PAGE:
Still working on your holiday shopping list? If you are looking for ways to support autistic individuals this year, consider spending some holiday dollars supporting autism employment! Support businesses run by people on the spectrum or organizations that help autistic people find meaningful work.
Autism and Employment
There are a number of obstacles autistic individuals face on the road to full-time employment. Difficulty navigating the social expectations of an interview, sensory sensitivities in the work environment, and adapting to changing expectations and a variety of communication styles are only some of the obstacles many autistic adults encounter. According to the A.J. Drexel Autism Institute, only 14% of adults with autism who use developmental disability services a paying job.
Recently, there has been a push to bring this issue public and figure out ways to both better serve the autistic community and harness the untapped potential of this neurodiverse pool. This year Stanford held the Autism and Work Summit to drive employment and discover and share best practice ideas for company change.
One common obstacle for autistic employees is communication. There are clear advantages to communicating well in the workplace. Even in jobs that don’t require regular public speaking, group leadership, or interaction with the public, it is still useful to know how to collaborate with coworkers and communicate effectively with a boss. Misinterpreted or misunderstood social behaviors can do more than prevent an autistic person from being invited to join a regular lunch date or the office book club. Miscommunication can strain employee-boss relationships, reduce productivity, and cause unnecessary emotional stress.
An adult I interviewed a while back told me that he had never felt “normal” in a job, and, once he was diagnosed, this unease made more sense. He had learned to navigate the work world with several compensations for his social difficulties. He didn’t apply for a job unless he fulfilled 90% of the criteria. He said that it was important for him to realize his own personal and professional needs, and he made professional choices that supported those.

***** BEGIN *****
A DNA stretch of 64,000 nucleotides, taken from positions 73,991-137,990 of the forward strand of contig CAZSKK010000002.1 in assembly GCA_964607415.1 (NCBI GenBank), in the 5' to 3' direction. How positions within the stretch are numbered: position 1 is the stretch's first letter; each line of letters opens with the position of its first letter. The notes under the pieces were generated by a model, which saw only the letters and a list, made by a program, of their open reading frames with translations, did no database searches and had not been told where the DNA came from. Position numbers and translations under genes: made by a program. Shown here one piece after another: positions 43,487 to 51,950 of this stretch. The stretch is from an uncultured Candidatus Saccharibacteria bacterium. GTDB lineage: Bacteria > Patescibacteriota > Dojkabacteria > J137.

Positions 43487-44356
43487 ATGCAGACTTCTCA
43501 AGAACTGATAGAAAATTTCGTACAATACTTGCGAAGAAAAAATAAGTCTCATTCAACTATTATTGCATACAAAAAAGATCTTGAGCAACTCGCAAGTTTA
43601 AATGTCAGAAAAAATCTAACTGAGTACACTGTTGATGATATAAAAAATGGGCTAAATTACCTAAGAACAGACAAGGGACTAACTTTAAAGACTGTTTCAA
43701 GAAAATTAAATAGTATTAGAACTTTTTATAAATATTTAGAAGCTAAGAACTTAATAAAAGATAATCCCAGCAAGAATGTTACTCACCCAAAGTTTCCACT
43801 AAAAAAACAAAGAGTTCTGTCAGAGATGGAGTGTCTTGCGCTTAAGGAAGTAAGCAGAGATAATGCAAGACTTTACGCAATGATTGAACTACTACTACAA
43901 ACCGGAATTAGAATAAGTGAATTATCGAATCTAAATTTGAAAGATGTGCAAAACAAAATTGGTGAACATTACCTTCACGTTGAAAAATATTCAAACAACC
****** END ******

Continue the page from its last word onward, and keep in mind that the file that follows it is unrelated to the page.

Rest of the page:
Support Autistic Entrepreneurs
With the holiday season approaching, consider supporting an autistic-owned business or one that uses profits to directly help autistic individuals on their path to employment. Below is a list of ideas. There are many more. Feel free to comment with any others. Please only add those that directly benefit the autistic community.
- Buy books written by autistic individuals. Many autistic authors have been interviewed on this blog.
- The Autistic Self Advocacy Network shop has lots of pro-neurodiversity merchandise.
- Seeds for Autism provides educational and vocational training to autistic individuals.
- KindTree offers a variety of programs for autistic individuals through art, education, recreation, and community.
- The proceeds from Nick’s Art Project go toward scholarships to offer music and art therapy for individuals on the spectrum.
- Eden Autism offers programs for employment training and placement for autistic individuals.
- Asperkids is an organization run by autistic author and entrepreneur Jennifer O’Toole offering a variety of books, teaching resources, online coaching and video resources.
- Extraordinary Ventures supports small businesses and believes that all people are employable.
- Spectrum Designs employs autistic people and their profits go directly towards their mission of providing autistic employment and spreading awareness of the capabilities of individuals on the spectrum.
- The Autism Women and Nonbinary Network’s Redbubble Shop where your purchase supports autistic women and girls through community, advocacy and resources.
- Artists with Autism is a non-profit group that supports aspiring artists on the spectrum.